Trump again blames ‘both sides’ for Virginia violence

After clashes in Charlottesville, Trump appeared to again equate actions of white supremacists with counterprotesters.

US President Donald Trump declared anew on Tuesday “there is blame on both sides” for the deadly violence last weekend in Charlottesville, Virginia, appearing to once again equate the actions of white supremacist groups and those protesting against them.

The president’s comments effectively cancelled out the more conventional statement he delivered at the White House a day earlier when he branded members of the KKK, neo-Nazis and white supremacists who take part in violence as “criminals and thugs”.

Trump’s advisers had hoped those remarks might quell a crush of criticism from both Republicans and Democrats. But the president’s retorts on Tuesday suggested he had been a reluctant participant in that cleanup effort.

During an impromptu press conference in the lobby of his Manhattan skyscraper, he praised his original response to the Charlottesville clashes and angrily blamed liberal groups in addition to white supremacists for the violence.

OPINION: Charlottesville is America everywhere

Some of those protesting the rally to save a statue of Confederate General Robert E. Lee were “also very violent,” he said.

“There are two sides to a story,” he said. He added that some facts about the violence still aren’t known.

Al Jazeera’s Heidi Zhou-Castro, reporting from Washington, DC, said it was a “really a breathtaking reversal of the damage control” that Trump had tried to accomplish with a second statement on Monday.

“Again you’re seeing Donald Trump on the defensive – when he is on defence he does not stay on script, you never know what he’s going to say and today many were surprised to see him reverse and doubling down on saying blame for Charlottesville again falls on ‘both sides’,” she said.

An activist holds a sign during a protest against Trump outside of Trump Tower in Manhattan, New York, US [Amr Alfiky/Reuters]
An activist holds a sign during a protest against Trump outside of Trump Tower in Manhattan, New York, US [Amr Alfiky/Reuters]

“What many have been concerned about [is that] Trump’s words – despite coming off the cuff – do have meaning, they are coming out of the mouth of an American president, and they encourage and inflame – depending on who the recipient is,” said Zhou-Castro.

“And we’re seeing here one white supremacist leader who has already reacted positively to the president’s latest comments,” she said.

Trump’s remarks were welcomed by former Ku Klux Klan leader David Duke, who tweeted: “Thank you President Trump for your honesty & courage to tell the truth.”

New and troubling questions

Trump’s handling of the weekend violence has raised new and troubling questions, even among some supporters, about why he sometimes struggles to forcefully and unequivocally condemn white supremacist groups.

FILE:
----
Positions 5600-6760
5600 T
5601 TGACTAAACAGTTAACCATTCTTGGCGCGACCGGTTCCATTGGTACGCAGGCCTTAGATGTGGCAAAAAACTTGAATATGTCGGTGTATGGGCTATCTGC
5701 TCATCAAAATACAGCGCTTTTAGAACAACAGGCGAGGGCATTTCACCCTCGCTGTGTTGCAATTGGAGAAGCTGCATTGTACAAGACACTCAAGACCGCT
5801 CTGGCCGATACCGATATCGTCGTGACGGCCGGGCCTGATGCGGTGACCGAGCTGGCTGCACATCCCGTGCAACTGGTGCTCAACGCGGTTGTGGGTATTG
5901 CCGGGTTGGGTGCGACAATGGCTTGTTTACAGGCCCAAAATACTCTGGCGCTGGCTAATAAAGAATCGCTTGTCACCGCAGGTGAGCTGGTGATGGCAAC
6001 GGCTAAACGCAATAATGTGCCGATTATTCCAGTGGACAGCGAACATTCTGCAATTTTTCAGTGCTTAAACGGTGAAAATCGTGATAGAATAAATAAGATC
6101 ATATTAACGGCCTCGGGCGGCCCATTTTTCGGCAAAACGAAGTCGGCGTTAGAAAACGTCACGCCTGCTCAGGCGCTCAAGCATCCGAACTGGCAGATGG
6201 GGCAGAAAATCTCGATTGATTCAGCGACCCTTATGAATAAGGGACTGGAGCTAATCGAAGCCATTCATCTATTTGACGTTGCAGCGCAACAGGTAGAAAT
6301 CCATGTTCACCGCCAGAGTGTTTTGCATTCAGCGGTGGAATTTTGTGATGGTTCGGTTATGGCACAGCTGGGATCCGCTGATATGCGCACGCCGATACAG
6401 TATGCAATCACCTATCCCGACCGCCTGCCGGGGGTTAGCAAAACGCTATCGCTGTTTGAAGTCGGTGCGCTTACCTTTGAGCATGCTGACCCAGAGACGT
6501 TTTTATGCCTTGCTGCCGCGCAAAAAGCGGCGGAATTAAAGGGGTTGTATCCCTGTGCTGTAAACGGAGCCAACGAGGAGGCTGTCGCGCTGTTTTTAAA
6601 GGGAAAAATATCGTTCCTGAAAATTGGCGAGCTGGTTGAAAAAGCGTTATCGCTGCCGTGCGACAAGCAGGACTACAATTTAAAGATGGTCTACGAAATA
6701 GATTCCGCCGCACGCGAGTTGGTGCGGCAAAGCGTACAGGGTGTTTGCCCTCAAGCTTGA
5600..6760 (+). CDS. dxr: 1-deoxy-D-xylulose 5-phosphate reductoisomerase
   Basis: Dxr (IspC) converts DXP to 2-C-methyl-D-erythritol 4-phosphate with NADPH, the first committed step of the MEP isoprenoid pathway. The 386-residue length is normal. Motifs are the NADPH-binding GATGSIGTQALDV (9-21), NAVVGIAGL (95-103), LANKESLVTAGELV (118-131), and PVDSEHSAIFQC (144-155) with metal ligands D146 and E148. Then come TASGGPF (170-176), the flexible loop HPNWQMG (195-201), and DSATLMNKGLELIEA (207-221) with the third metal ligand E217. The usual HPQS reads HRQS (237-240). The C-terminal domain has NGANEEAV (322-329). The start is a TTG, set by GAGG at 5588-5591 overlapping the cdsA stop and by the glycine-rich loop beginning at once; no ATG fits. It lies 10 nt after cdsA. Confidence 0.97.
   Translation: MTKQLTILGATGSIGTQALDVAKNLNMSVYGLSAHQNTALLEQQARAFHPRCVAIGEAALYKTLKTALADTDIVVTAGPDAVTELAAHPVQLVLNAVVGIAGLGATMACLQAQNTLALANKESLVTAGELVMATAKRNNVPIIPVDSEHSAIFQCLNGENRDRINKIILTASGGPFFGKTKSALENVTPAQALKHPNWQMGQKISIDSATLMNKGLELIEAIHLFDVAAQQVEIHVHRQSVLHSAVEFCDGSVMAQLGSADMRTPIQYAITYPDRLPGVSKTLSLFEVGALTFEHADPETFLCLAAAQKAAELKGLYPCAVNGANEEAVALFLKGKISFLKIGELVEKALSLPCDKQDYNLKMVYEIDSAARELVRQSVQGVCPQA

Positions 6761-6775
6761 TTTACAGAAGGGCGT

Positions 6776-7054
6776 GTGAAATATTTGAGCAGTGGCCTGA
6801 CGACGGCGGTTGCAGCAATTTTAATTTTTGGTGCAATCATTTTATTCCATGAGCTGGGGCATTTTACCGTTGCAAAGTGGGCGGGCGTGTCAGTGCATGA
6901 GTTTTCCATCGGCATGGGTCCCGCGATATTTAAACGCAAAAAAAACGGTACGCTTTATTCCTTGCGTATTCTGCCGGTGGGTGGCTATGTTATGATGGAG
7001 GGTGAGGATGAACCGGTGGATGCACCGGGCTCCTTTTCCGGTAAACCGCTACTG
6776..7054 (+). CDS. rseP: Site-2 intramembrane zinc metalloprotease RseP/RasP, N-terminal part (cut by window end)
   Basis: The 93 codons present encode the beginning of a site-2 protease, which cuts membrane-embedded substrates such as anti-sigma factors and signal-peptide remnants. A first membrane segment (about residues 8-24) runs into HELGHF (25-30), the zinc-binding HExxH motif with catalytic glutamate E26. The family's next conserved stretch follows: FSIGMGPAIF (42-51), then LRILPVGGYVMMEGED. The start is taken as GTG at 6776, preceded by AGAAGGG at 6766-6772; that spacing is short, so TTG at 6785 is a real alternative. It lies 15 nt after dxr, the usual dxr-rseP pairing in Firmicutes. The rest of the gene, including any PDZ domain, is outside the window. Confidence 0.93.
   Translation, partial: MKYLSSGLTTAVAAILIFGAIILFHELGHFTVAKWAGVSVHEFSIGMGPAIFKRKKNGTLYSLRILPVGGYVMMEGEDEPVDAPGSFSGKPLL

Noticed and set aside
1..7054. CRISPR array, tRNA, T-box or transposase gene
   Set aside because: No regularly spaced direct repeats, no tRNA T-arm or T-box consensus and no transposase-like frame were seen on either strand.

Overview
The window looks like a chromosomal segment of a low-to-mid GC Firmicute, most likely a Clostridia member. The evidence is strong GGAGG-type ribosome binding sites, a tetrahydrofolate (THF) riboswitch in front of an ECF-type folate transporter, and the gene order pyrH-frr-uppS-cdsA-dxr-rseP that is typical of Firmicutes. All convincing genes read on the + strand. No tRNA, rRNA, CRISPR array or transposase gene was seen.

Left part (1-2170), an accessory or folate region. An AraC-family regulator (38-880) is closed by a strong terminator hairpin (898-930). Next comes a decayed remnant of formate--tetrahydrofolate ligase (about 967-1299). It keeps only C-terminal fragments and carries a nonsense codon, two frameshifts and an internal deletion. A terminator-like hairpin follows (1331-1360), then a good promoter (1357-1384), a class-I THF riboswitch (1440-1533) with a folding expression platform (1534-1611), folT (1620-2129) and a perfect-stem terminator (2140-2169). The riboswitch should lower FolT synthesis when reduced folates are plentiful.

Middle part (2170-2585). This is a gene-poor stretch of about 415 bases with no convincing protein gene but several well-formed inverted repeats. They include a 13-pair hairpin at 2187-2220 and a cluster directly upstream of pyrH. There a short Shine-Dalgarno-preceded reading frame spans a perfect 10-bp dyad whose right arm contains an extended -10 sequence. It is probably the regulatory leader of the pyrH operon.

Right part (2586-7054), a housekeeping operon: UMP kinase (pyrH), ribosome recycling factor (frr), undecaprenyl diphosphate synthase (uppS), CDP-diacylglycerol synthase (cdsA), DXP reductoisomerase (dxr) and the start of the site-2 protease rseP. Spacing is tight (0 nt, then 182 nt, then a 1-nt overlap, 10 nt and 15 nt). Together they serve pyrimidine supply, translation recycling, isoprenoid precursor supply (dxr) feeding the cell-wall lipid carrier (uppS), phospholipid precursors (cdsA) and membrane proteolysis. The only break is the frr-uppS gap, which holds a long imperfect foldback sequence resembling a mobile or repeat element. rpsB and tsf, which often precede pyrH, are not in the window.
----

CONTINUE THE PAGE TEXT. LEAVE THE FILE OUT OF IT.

Members of his own Republican Party have pressured him to be more vigorous in criticising bigoted groups, and four business leaders have resigned from a White House jobs panel in response to his comments.

READ MORE: Trump’s America – Where activists face felony charges

Democrats were aghast at Trump’s comments on Tuesday. Virginia Senator Tim Kaine said on Twitter that the Charlottesville violence “was fueled by one side: white supremacists spreading racism, intolerance & intimidation. Those are the facts.”

Senator Brian Schatz of Hawaii said on Twitter that he no longer views Trump as his president.

“As a Jew, as an American, as a human, words cannot express my disgust and disappointment,” Schatz said. “This is not my president.”

‘Is it George Washington next week?’

Violence broke out Saturday in Charlottesville, a picturesque college town, after a loosely connected mix of white supremacists, neo-Nazis and other far-right figures assembled to protest the city’s decision to remove a towering statue of Confederate general Robert E Lee.

Heather Heyer, 32, was killed when a man ploughed his car into a crowd of counter-protesters.

Trump appeared to defend both the far right’s right to protest, noting they had a permit, and Confederate statues.

‘White supremacists have been emboldened by Trump’

“So, this week it’s Robert E Lee,” he said. “I noticed that Stonewall Jackson’s coming down. I wonder, is it George Washington next week and is it Thomas Jefferson the week after? You really do have to ask yourself where does it stop?”

As Trump talked, his aides on the sidelines of the lobby stood in silence. Chief of staff John Kelly crossed his arms and stared down at his shoes, barely glancing at the president. Press secretary Sarah Huckabee Sanders looked around the room trying to make eye contact with other senior aides. One young staffer stood with her mouth agape.

Trump, who has quickly deemed other deadly incidents in the US and around the world acts of “terrorism”, equivocated when asked whether the car death was a “terrorist attack”.

“There is a question. Is it murder? Is it terrorism?” Trump said. “And then you get into legal semantics. The driver of the car is a murderer and what he did was a horrible, horrible, inexcusable thing.”

Trump said he had yet to call Heyer’s mother, said that he would soon “reach out.” He praised her for what he said was a nice statement about him on social media.

As Trump finally walked away from his lectern, he stopped to answer one more shouted question: Would he visit Charlottesville? The president’s response was to note that he owned property there and to say it was one of the largest wineries in the United States.

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Source: Al Jazeera, News Agencies